It’s good to be able to understand others’ jargon, so let’s learn.

The Buzzwords
Bid- offer an amount of money for something at an auction
Dutch- an auction where more than one of an item is available
Feedback- comments in the form of opinions about and reactions to other users on eBay
Mint- in perfect condition
Non-paying bidder- a bidder who wins an auction but does not then go on to buy the item
Reserve- the lowest price the seller will accept for the item
Shill bid- a fake bid placed a seller trying to drive up their auction's price
Snail mail- the postal mail, as distinct from the faster email
Sniping- bidding at the last second to win the item before anyone else can outbid you

The Acronyms
BIN- Buy It Now. A fixed price at which you can buy the auction
BNIB- Brand New In Box and never opened
BNWOT- Brand New WithOut Tags. An item that has never been used without its original tags
BNWT- Brand New With Tags. An item that has never been used and still has its original tags
BW- Black and White. Used for films, photos etc
CONUS- Continental United States (for sellers who don't want to ship items to Alaska/Hawaii)
FC- First Class. Type of postage
HTF- Hard To Find
LTD- Limited Edition
MIB- Mint In Box
NBW- Never Been Worn
NPB- Non-Paying Bidder
NR- No Reserve
OB- Original Box
OOP- Out Of Print
PM- Priority Mail
PP- Parcel Post
SH- Shipping and Handling
VGC- Very Good Condition. Not mint, but close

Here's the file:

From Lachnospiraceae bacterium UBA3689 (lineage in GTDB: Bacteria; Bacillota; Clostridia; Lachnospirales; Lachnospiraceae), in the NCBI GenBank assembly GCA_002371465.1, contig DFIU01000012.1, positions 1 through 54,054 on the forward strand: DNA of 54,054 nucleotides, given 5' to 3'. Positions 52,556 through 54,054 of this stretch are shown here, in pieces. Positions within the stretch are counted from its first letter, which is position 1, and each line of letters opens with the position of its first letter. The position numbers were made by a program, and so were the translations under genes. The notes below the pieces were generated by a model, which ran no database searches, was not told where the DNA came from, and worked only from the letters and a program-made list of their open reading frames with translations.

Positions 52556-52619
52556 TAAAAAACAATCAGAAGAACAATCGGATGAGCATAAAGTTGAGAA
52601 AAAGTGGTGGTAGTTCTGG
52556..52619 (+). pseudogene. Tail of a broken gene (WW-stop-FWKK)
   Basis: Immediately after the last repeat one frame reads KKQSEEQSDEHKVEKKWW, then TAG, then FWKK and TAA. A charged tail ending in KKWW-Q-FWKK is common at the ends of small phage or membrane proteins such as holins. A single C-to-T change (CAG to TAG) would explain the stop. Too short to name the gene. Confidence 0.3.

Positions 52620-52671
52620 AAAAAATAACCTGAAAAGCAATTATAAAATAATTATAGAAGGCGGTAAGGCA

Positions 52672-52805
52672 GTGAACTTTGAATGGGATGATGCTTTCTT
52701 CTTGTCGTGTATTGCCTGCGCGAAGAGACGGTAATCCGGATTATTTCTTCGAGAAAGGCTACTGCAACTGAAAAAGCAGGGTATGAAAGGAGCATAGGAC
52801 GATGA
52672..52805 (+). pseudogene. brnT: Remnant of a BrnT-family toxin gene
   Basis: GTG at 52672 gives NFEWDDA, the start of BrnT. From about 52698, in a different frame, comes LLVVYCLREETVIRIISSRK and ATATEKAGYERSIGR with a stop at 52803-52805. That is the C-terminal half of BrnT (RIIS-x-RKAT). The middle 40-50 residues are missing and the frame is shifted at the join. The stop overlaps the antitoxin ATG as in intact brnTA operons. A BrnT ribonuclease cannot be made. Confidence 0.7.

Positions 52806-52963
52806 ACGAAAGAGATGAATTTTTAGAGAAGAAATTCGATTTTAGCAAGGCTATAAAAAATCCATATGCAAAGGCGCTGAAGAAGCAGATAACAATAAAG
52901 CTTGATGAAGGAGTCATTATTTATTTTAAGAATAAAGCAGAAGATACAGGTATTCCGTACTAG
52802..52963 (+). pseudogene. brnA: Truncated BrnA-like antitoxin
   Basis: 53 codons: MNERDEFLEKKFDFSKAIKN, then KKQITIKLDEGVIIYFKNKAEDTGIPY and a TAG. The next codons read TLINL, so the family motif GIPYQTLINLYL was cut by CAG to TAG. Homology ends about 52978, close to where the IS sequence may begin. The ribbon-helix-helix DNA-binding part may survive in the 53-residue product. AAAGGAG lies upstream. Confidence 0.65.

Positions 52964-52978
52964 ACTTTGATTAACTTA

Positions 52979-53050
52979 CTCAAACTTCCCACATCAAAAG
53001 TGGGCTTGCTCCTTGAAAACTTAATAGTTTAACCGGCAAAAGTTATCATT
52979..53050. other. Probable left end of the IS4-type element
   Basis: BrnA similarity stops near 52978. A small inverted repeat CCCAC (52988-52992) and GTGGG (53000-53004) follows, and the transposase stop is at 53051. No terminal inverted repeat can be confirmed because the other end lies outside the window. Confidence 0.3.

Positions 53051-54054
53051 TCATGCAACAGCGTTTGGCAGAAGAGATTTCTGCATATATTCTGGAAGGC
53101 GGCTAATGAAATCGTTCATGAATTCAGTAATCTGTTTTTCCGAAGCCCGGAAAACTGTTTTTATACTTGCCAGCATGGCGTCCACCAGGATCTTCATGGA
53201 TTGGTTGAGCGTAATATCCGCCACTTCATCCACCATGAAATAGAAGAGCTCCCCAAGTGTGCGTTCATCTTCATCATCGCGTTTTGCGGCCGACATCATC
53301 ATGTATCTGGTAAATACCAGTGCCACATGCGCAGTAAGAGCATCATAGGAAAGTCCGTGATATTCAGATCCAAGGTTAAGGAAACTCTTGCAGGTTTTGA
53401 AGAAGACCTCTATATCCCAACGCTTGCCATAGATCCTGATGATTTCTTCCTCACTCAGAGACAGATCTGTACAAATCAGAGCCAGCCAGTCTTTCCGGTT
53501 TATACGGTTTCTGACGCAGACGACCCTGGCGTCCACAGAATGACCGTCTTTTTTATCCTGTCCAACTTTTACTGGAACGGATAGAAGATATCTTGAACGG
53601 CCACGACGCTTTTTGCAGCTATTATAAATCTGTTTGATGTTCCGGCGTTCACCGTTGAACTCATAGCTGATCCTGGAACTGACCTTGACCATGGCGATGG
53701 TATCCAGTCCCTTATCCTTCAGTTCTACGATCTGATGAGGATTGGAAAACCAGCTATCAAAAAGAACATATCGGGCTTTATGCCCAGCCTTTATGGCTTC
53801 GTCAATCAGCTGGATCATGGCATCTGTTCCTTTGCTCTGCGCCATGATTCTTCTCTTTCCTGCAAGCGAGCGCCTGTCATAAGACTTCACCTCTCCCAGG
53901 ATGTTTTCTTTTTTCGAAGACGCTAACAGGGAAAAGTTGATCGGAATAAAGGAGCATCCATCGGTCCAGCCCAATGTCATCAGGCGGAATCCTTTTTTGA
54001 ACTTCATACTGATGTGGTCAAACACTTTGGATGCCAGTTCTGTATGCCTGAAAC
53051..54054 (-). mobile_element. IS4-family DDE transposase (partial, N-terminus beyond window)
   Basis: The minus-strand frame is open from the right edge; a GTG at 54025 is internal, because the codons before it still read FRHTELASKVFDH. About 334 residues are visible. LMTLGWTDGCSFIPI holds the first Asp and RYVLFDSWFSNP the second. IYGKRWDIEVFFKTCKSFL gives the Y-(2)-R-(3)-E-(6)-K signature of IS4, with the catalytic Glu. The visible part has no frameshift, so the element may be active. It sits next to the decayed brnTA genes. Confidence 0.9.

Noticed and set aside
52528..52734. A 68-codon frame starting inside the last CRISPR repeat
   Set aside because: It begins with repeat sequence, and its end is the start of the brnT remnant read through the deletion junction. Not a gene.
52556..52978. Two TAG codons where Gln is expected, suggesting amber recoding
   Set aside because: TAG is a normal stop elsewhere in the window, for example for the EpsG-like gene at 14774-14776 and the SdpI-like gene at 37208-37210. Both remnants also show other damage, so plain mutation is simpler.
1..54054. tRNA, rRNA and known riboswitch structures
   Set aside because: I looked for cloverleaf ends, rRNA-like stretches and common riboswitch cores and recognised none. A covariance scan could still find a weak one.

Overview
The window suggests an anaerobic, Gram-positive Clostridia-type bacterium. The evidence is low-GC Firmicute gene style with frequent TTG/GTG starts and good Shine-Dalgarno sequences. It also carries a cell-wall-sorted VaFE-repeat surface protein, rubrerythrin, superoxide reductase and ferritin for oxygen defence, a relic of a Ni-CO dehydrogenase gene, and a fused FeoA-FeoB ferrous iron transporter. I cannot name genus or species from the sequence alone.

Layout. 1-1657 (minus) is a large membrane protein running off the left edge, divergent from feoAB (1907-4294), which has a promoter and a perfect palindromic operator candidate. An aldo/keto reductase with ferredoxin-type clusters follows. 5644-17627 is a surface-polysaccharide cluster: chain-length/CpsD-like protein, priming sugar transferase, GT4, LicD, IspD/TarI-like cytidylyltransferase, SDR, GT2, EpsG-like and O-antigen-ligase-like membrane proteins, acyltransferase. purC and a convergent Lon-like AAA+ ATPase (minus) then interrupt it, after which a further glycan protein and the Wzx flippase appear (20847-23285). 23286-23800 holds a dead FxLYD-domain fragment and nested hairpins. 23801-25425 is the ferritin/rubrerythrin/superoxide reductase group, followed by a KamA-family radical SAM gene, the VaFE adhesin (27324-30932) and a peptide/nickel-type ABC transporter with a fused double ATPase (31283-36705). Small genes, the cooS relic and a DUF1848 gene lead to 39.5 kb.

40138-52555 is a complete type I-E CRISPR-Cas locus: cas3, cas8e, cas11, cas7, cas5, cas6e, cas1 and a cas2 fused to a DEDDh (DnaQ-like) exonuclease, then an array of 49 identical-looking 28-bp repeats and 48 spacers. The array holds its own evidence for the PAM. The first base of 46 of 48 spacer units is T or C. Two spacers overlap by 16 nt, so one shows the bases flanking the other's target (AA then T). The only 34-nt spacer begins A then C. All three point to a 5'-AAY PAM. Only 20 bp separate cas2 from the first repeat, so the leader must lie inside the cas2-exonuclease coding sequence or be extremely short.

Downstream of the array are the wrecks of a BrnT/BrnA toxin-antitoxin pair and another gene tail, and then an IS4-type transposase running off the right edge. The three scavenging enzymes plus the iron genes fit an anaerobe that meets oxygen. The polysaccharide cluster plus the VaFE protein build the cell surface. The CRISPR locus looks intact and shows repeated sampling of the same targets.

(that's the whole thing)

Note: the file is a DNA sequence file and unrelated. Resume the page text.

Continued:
VHTF- Very Hard To Find

If you think the list isn't enough, and that you wanna learn more, you may refer to eBay Acronyms or eBay Glossary for detailed breakdown.

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eBay fee hikes again

eBay is raising the fees again. That's the first bad news of year 2007. eBay's President, Bill Cobb, announced the fees hike on January 03, 2007.

The new fee structure will go into effect on January 30, 2007 and the fee adjustments are as follows:
1) a five-cent increase in Insertion Fee to forty cents
2) Final Value Fee for the $25.01 to $1,000.00 level will be increased to 3.25% from 3%

On the other hand, eBay Motors is also seeing fee hikes. The Transaction Service Fee (TSF) for motorcycles and powersports will increase from $30 to $40, and from $40 to $50 for cars, trucks and trailers. The Motors Reserve Fee (MRF) will also increase to 0.1% of the reserve price ($5 minimum, $10 maximum) from a flat $5 charge.

Sellers are definitely going to switch over to other alternatives (some are already doing so), if eBay continues to raise the fees. Let's wait and see how eBay is going to retain its market share.

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Set the right starting price